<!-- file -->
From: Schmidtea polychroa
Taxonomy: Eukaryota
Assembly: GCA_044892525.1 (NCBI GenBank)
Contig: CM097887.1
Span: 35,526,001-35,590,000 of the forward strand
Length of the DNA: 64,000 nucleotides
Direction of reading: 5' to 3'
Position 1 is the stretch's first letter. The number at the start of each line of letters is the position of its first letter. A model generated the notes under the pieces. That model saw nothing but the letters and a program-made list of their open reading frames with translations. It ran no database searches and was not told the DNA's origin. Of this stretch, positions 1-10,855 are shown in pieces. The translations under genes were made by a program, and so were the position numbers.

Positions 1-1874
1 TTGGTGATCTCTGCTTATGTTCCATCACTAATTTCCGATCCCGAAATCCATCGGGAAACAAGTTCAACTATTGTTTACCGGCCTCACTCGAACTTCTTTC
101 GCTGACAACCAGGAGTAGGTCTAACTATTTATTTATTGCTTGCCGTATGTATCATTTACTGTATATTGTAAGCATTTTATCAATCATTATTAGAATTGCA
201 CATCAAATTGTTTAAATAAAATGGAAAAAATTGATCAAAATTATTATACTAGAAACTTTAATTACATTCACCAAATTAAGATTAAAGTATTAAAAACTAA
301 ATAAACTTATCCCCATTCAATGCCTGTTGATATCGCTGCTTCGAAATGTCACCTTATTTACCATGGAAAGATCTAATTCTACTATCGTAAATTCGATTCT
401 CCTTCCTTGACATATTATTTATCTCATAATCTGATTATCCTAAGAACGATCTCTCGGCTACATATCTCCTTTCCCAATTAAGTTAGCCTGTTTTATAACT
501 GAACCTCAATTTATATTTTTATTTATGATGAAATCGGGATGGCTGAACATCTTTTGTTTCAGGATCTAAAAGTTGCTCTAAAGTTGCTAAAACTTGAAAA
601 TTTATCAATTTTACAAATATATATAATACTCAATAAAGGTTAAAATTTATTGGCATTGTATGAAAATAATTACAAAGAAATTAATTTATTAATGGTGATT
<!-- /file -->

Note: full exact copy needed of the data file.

From: Schmidtea polychroa
Taxonomy: Eukaryota
Assembly: GCA_044892525.1 (NCBI GenBank)
Contig: CM097887.1
Span: 35,526,001-35,590,000 of the forward strand
Length of the DNA: 64,000 nucleotides
Direction of reading: 5' to 3'
Position 1 is the stretch's first letter. The number at the start of each line of letters is the position of its first letter. A model generated the notes under the pieces. That model saw nothing but the letters and a program-made list of their open reading frames with translations. It ran no database searches and was not told the DNA's origin. Of this stretch, positions 1-10,855 are shown in pieces. The translations under genes were made by a program, and so were the position numbers.

Positions 1-1874
1 TTGGTGATCTCTGCTTATGTTCCATCACTAATTTCCGATCCCGAAATCCATCGGGAAACAAGTTCAACTATTGTTTACCGGCCTCACTCGAACTTCTTTC
101 GCTGACAACCAGGAGTAGGTCTAACTATTTATTTATTGCTTGCCGTATGTATCATTTACTGTATATTGTAAGCATTTTATCAATCATTATTAGAATTGCA
201 CATCAAATTGTTTAAATAAAATGGAAAAAATTGATCAAAATTATTATACTAGAAACTTTAATTACATTCACCAAATTAAGATTAAAGTATTAAAAACTAA
301 ATAAACTTATCCCCATTCAATGCCTGTTGATATCGCTGCTTCGAAATGTCACCTTATTTACCATGGAAAGATCTAATTCTACTATCGTAAATTCGATTCT
401 CCTTCCTTGACATATTATTTATCTCATAATCTGATTATCCTAAGAACGATCTCTCGGCTACATATCTCCTTTCCCAATTAAGTTAGCCTGTTTTATAACT
501 GAACCTCAATTTATATTTTTATTTATGATGAAATCGGGATGGCTGAACATCTTTTGTTTCAGGATCTAAAAGTTGCTCTAAAGTTGCTAAAACTTGAAAA
601 TTTATCAATTTTACAAATATATATAATACTCAATAAAGGTTAAAATTTATTGGCATTGTATGAAAATAATTACAAAGAAATTAATTTATTAATGGTGATT